Algebra: Algebra can essentially be considered as doing computations similar to that of arithmetic with non-numerical mathematical objects. Initially, these objects were variables that either represented numbers that were not yet known (unknowns) or represented an unspecified number (indeterminate or parameter), allowing one to state and prove properties that are true no matter which numbers are substituted for the indeterminates.
Arithmetic: It involves the study of quantity, especially as the result of operations that combine numbers. In common usage, it refers to the simpler properties when using the traditional operationsof addition, subtraction, multiplication and division with smaller values of numbers.
Calculus: The word "calculus" comes from Latin (calculus) and means a small stone used for counting. More generally, calculus (plural calculi) refers to any method or system of calculation guided by the symbolic manipulation of expressions. Some examples of other well-known calculi are propositional calculus, calculus of variations, lambda calculus, and process calculus.
Geometry: It is concerned with questions of shape, size, relative position of figures, and the properties of space. A mathematician who works in the field of geometry is called a geometer.
Logic & Set Theory: In mathematics the study of logic deals with statements or propositions. A statement is a sentence that is either true or false, but not both. The statement is said to have a truth value.
(B) Probability Theory
Average: In mathematics, an average is a measure of the "middle" or "typical" value of a data set. It is thus a measure of central tendency. In the most common case, the data set is a list of numbers. The average of a list of numbers is a single number intended to typify the numbers in the list.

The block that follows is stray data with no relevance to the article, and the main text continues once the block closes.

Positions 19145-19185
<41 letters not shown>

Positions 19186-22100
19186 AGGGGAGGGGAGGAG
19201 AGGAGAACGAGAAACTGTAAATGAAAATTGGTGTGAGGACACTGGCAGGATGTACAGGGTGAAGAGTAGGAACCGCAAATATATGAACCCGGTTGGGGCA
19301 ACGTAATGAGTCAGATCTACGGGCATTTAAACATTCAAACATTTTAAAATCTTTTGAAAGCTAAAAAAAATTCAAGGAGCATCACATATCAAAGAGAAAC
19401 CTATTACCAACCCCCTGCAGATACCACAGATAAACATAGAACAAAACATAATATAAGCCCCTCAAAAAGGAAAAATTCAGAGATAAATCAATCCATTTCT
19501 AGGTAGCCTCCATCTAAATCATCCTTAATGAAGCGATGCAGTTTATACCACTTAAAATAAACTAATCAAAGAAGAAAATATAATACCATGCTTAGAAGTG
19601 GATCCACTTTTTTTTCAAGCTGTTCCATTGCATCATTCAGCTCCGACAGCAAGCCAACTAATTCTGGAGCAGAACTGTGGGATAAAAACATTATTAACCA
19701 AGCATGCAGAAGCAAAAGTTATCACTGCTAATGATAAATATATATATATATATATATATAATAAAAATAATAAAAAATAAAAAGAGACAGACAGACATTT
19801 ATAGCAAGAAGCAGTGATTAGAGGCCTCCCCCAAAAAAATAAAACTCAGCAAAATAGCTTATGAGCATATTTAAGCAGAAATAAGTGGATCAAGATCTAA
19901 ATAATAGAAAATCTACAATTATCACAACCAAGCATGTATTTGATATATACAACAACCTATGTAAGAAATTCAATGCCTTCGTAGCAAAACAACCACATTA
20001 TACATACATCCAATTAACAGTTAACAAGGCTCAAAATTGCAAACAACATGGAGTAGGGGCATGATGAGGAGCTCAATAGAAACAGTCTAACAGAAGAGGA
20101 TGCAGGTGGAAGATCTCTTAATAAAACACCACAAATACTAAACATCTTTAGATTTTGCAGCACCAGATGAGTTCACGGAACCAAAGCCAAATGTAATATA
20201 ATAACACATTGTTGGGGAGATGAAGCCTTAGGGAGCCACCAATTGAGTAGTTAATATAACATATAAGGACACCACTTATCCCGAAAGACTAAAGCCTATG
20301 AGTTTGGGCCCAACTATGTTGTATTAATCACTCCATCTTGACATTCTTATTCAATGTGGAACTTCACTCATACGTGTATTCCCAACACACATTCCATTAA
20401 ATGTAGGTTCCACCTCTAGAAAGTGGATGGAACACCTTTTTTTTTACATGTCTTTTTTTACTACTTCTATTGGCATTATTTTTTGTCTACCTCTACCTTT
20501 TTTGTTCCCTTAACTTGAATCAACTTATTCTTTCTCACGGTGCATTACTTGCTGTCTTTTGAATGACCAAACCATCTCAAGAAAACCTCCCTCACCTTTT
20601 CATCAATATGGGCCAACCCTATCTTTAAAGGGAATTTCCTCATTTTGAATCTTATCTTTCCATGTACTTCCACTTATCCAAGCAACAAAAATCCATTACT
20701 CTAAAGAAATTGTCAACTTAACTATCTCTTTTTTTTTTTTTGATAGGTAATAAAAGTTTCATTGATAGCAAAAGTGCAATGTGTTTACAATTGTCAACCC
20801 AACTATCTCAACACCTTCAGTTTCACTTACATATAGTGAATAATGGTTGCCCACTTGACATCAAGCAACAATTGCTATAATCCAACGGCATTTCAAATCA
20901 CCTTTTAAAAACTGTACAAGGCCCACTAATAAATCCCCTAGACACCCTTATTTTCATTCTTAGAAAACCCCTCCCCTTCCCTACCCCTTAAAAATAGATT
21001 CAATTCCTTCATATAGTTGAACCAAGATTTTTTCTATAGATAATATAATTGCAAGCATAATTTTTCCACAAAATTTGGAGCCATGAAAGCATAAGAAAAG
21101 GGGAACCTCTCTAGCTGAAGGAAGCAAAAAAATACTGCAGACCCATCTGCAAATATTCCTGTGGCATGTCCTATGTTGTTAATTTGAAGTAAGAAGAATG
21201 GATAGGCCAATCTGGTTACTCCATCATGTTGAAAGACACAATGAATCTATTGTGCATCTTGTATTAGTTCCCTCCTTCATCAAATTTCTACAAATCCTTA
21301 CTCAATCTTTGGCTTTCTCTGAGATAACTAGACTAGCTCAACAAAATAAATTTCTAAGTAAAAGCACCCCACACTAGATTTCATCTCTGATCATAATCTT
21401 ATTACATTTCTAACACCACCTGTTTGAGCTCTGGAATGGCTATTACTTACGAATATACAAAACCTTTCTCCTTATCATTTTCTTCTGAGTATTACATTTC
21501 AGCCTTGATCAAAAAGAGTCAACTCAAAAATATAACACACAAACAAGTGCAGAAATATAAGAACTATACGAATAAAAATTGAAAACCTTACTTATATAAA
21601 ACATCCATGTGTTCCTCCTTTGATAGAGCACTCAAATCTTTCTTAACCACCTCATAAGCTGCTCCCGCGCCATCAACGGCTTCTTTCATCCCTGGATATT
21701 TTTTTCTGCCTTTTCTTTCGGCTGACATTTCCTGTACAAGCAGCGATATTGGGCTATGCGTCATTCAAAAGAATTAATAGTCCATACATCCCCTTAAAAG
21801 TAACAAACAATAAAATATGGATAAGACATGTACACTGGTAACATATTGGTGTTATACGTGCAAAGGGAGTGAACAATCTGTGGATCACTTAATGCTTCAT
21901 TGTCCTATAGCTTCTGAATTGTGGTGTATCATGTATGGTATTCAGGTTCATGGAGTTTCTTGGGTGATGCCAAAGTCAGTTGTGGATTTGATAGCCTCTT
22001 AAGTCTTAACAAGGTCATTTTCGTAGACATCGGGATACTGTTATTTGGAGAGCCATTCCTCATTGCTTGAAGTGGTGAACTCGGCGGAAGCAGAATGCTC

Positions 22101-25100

Statistical regularity: Statistical regularity is a notion in statistics and probability theory that random events exhibit regularity when repeated enough times or that enough sufficiently similar random events exhibit regularity. It is an umbrella term that covers the law of large numbers, all central limit theorems and ergodic theorems.
Uncertainty: Uncertainty is a term used in subtly different ways in a number of fields, including physics, philosophy, statistics, economics, finance, insurance, psychology, sociology, engineering, and information science. It applies to predictions of future events, to physical measurements already made, or to the unknown.
Statistical dispersion: A measure of statistical dispersion is a nonnegative real number that is zero if all the data are the same and increases as the data become more diverse. Most measures of dispersion have the same units as the quantity being measured
Randomness: Randomness means different things in various fields. Commonly, it means lack of pattern or predictability in events.
1. Nonlinear Estimation: In the most general terms, Nonlinear Estimation will compute the relationship between a set of independent variables and a dependent variable. For example, we may want to compute the relationship between the dose of a drug and its effectiveness, the relationship between training and subsequent performance on a task, the relationship between the price of a house and the time it takes to sell it, ...